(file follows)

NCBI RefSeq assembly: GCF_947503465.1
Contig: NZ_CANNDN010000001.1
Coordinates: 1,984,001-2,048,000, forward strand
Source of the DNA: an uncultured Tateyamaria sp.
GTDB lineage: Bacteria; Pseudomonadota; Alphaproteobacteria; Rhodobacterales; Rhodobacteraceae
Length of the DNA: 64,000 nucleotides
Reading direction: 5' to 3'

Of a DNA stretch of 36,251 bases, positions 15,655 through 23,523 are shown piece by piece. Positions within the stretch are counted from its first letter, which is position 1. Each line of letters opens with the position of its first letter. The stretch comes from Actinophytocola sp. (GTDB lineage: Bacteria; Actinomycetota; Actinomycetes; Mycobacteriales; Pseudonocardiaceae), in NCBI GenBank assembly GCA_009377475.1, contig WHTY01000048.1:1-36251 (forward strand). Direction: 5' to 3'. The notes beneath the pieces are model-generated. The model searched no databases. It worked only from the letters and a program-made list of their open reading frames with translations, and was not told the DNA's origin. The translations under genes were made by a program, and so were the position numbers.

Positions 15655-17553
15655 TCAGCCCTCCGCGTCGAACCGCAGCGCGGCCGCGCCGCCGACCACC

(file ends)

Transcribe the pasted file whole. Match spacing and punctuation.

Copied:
NCBI RefSeq assembly: GCF_947503465.1
Contig: NZ_CANNDN010000001.1
Coordinates: 1,984,001-2,048,000, forward strand
Source of the DNA: an uncultured Tateyamaria sp.
GTDB lineage: Bacteria; Pseudomonadota; Alphaproteobacteria; Rhodobacterales; Rhodobacteraceae
Length of the DNA: 64,000 nucleotides
Reading direction: 5' to 3'

Of a DNA stretch of 36,251 bases, positions 15,655 through 23,523 are shown piece by piece. Positions within the stretch are counted from its first letter, which is position 1. Each line of letters opens with the position of its first letter. The stretch comes from Actinophytocola sp. (GTDB lineage: Bacteria; Actinomycetota; Actinomycetes; Mycobacteriales; Pseudonocardiaceae), in NCBI GenBank assembly GCA_009377475.1, contig WHTY01000048.1:1-36251 (forward strand). Direction: 5' to 3'. The notes beneath the pieces are model-generated. The model searched no databases. It worked only from the letters and a program-made list of their open reading frames with translations, and was not told the DNA's origin. The translations under genes were made by a program, and so were the position numbers.

Positions 15655-17553
15655 TCAGCCCTCCGCGTCGAACCGCAGCGCGGCCGCGCCGCCGACCACC